When we go about assisting people to become better leaders, it’s important to understand the dual role of reinforcing process and outcome, and how they work together. It’s not enough to say, “I want us to win win win!” without also rewarding the stuff that helps us get there along the way in the most positive sense. After all, there is nothing wrong with playing the game with integrity.
For those who are parents out there, you may be able to understand the difference between supporting process v. outcome when it comes to helping your child learn and develop. Let’s say your kid is learning to play baseball. Let’s look at two different scenarios when it comes to positive reinforcement:
“You know, it makes me happy and proud to see you when you help your team win the game.” –> reinforcing outcome
“I really like the way you looked around first to make sure that no one was on base, then threw the ball to your teammate when the time was right.” –> reinforcing process
Look at these two statements. Is one better than the other? Not necessarily. Both work hand-in-hand to support your child to learn and grow in a new direction.
But here’s food for thought: what if your child did not win the game? Does that change how you view his or her learning and development? Does it change the way you view the process? Sometimes certain outcomes happen by accident. For example, it’s possible that you child’s team wins (or loses) the game because the team he or she plays simply is not fair competition. Or, perhaps your child’s team gets ranked higher simply because another team did not qualify based on some arbitrary rules set up by an outside entity.
The “prize” in an organization frequently look like bonuses and titles/promotions that people receive for a job well-done. But both you and I know that people have also arrived to these “outcomes” by other means. It is true that people have also just been lucky to be in industries that have huge sums of money to reward any/all leadership. Alternatively, titles and promotions sometimes come into play simply because others were laid off/re-structured, or just politically aligned in some way, and not necessarily because of taking the “right” action in terms of process and effort.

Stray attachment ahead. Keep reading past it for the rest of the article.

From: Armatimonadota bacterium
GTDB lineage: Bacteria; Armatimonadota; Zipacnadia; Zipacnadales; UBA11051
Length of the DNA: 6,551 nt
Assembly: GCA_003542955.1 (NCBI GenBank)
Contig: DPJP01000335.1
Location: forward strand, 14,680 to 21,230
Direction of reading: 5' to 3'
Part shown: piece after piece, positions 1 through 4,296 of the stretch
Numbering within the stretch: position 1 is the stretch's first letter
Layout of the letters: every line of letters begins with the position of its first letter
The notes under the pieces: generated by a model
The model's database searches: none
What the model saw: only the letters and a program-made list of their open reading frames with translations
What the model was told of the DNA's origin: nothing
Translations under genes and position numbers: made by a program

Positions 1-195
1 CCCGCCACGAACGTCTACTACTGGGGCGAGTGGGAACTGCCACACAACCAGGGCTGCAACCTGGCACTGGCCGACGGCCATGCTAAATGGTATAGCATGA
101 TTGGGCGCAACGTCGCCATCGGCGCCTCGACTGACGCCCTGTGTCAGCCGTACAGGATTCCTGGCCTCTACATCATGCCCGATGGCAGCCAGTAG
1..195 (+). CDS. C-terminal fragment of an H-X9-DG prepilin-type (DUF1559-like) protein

I recently worked with a C-level executive who told me that his work is measured by outcomes. This is not a surprise. Most people who are in senior roles are responsible for specific outcomes- often, specific and measurable outcomes. After all, it’s about accountability and ensuring success of the organization! But have you thought that reinforcing the process might be just as important as reinforcing the outcome? As an executive, do you know in your heart that you did everything you were supposed to, in order to support the best outcome possible? If you didn’t “win” the game, does it mean you would have played it differently?
What we choose to reward and reinforce is an important question for organizations to ponder. Consider that employees and leadership alike work towards how they believe they are being measured. If they feel that the yardstick is simply about getting to the outcome, or the “number,” then that’s what they’ll be working towards. But we don’t always hear about how leadership is more about rewarding behaviors that support the outcome. Consider that both should work together, and both the outcome and the process to get there should also be recognized and rewarded as well:
“I think the way you conducted yourself at that meeting in front of the our COO was really fruitful to help us earn a great reputation as a department.”
“I think the amount of time you spend/level of effort you put into helping your direct reports grow and develop personally and professionally shows me that you are a great leader.”
This is fundamentally a question of how we define “success.” If others- especially those whom we report to or have authority over how we proceed- have different ideas of what success may look like, it may be a big challenge to feel successful, even if we are taking the “right” actions to bring ourselves to what we think is a better place.